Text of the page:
Sri Lanka says international war crimes probe would bring 'chaos'

WASHINGTON Mon Jan 27, 2014 9:45pm GMT

Demonstrators from ''Frontline Socialist Party'' hold up boards with a cutout of the human body during a protest against the president Mahinda Rajapaksa's government as they commemorate the International ''Human Rights Day'', in Colombo December 10,2013. REUTERS/Dinuka Liyanawatte

Demonstrators from ''Frontline Socialist Party'' hold up boards with a cutout of the human body during a protest against the president Mahinda Rajapaksa's government as they commemorate the International ''Human Rights Day'', in Colombo December 10,2013.

Credit: Reuters/Dinuka Liyanawatte

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WASHINGTON (Reuters) - An international inquiry into war crimes in Sri Lanka would bring "chaos," and the government's national reconciliation process must be given several more years to work, a top aide to Sri Lanka's president said on Monday.

Lalith Weeratunga, in Washington to lobby against calls for such an inquiry, said Sri Lanka needed at least five years from the July 2012 date the government regards as the start of its reconciliation process for the effort to take root.

"After 26 years of conflict ... we want to make it a sustainable peace. It's a very delicate, delicate process. Reconciliation is not a task that can be achieved in a day or two," said Weeratunga, who is secretary to President Mahinda Rajapaksa and Sri Lanka's top civil servant.

The final few months of Sri Lanka's long civil war in 2009 were by far the bloodiest, and both the government and Liberation Tigers of Tamil Eelam (LTTE) rebels blame each other for the deaths of tens of thousands of mainly Tamil civilians during that period.

The United Nations has called on Sri Lanka to punish those in the military involved in atrocities, and U.S. Embassy officials in Colombo say Washington plans to introduce a resolution calling for an international investigation at the March session of the U.N. Human Rights Council.

British Prime Minister David Cameron said in November he would push for an international inquiry if Sri Lanka did not conclude an independent investigation by March.

U.S. Embassy officials say the United States will demand that the government investigate other abuses as well as alleged war crimes, including lack of progress in reconciliation, abductions of anti-government critics, attacks on churches and mosques and the media, and alleged restrictions on freedom of association and labour union activity.


But Weeratunga rejected the charges and said an international inquiry would only reopen old wounds, as it would require investigation of all those involved in the conflict, including former rebels and Indian peacekeepers as well as the armed forces.

"There would be huge chaos in the country ... armed forces that liberated the country from terrorism would again be put to a judicial test. That is really going to reduce the morale of the army. These are things that need to be considered very carefully," he told Reuters in an interview.

"Why single out Sri Lanka for an international inquiry when ... other countries that have gone through more difficult issues are not be investigated?," he asked.

"If there is an international investigation, the whole period has to be investigated - from the 1980s onward - which includes the two-year tenure of the Indian peacekeeping force, which will upset India, which will upset our relationship with India."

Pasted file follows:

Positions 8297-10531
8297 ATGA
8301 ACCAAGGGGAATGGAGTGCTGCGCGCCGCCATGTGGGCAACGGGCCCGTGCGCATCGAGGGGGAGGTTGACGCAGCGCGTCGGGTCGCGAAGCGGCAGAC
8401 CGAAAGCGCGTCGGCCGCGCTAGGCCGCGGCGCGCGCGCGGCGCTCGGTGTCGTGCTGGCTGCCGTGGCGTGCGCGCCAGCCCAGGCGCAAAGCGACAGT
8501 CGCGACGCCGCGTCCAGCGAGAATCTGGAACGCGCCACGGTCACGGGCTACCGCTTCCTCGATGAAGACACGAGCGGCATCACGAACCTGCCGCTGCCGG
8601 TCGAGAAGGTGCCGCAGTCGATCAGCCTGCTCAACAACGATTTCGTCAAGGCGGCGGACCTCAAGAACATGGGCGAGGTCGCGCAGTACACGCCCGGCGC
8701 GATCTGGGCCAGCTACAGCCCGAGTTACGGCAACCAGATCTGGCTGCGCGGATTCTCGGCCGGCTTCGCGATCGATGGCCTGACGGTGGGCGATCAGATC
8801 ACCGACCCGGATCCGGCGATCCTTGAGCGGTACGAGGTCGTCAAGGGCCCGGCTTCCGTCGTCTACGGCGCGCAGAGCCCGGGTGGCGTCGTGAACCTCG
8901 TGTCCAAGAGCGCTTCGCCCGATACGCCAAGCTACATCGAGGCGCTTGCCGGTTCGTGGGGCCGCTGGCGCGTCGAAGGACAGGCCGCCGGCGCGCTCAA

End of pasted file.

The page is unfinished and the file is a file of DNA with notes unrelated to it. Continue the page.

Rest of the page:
Weeratunga said the government needed more time for its efforts to resolve land disputes, resettle people displaced by war and improve people's livelihoods.

He also said the government was investigating 13,000 cases of missing persons, a task complicated by the unwillingness of countries like Britain to provide information on people thought to be living there.

Ten cases of attacks on churches and mosques were "being dealt with severely," he said, but added it took time to probe cases where there was no evidence as to who carried them out.

(Reporting by David Brunnstrom in Washington and Shihar Aneez in Colombo; editing by Peter Cooney and G Crosse)

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Comments (6)
JONATHAN6 wrote:
Well, another TYPICAL Srilankan tactic to STOP any IMPARTIAL investigation to deny justice to the victims of Srilankan GENOCIDE in 2009 and to continue the Genocide of remaining Tamils, Muslims and Christians as Srilanka resumed atrocities against Muslims and Christians too after the 2009 Genocide of Tamils.
Srilankan politicians are very happy to blame all ills on the so called LTTE terrorists but when world urge investigation, Srilanka always put various hurdles against any investigation because the Srilanka know well that SRILANKAN MILITARY and the so called SECURITY FORCES did the Genocide, do the atrocties and will do the same with 100% IMMUNITY and IMPUNITY if no INTERNATIONAL investigation there to stop the Srilanka doing so. Srilankan CONSTANT RACIST Policy is that THE WHOLE SRILANKA BELONG to ONLY SINHALA BUDDHISTS not other races or FAITHS as the Srilankan constitution itself states that SINHALA LANGUAGE and BUDDHISM as the STATE ONLY LANGUAGE and RELIGION and also Srilankan Politicians and the so called Buddhist CLERGY also echoed several 1000 Times as the WHOLE ISLAND ONLY for SINHALESE and others are JUST TENANTS who cannot demand any rights at all.

Jan 28, 2014 6:23am GMT  --  Report as abuse
JONATHAN6 wrote:
Well, If NO INTERNATIONAL INVESTIGATION, remaining Tamils, Muslims and Christians too will be at the receiving end of Srilankan GENOCIDE in FUTURE.

Jan 28, 2014 7:10am GMT  --  Report as abuse
JONATHAN6 wrote:
One wonder why the SRILANKA so adamant on denying access to any sort of investigation but always VERY HAPPY to blame all wrongs on the LTTE!!!!!!!!!!!!!!!

Jan 28, 2014 7:24am GMT  --  Report as abuse
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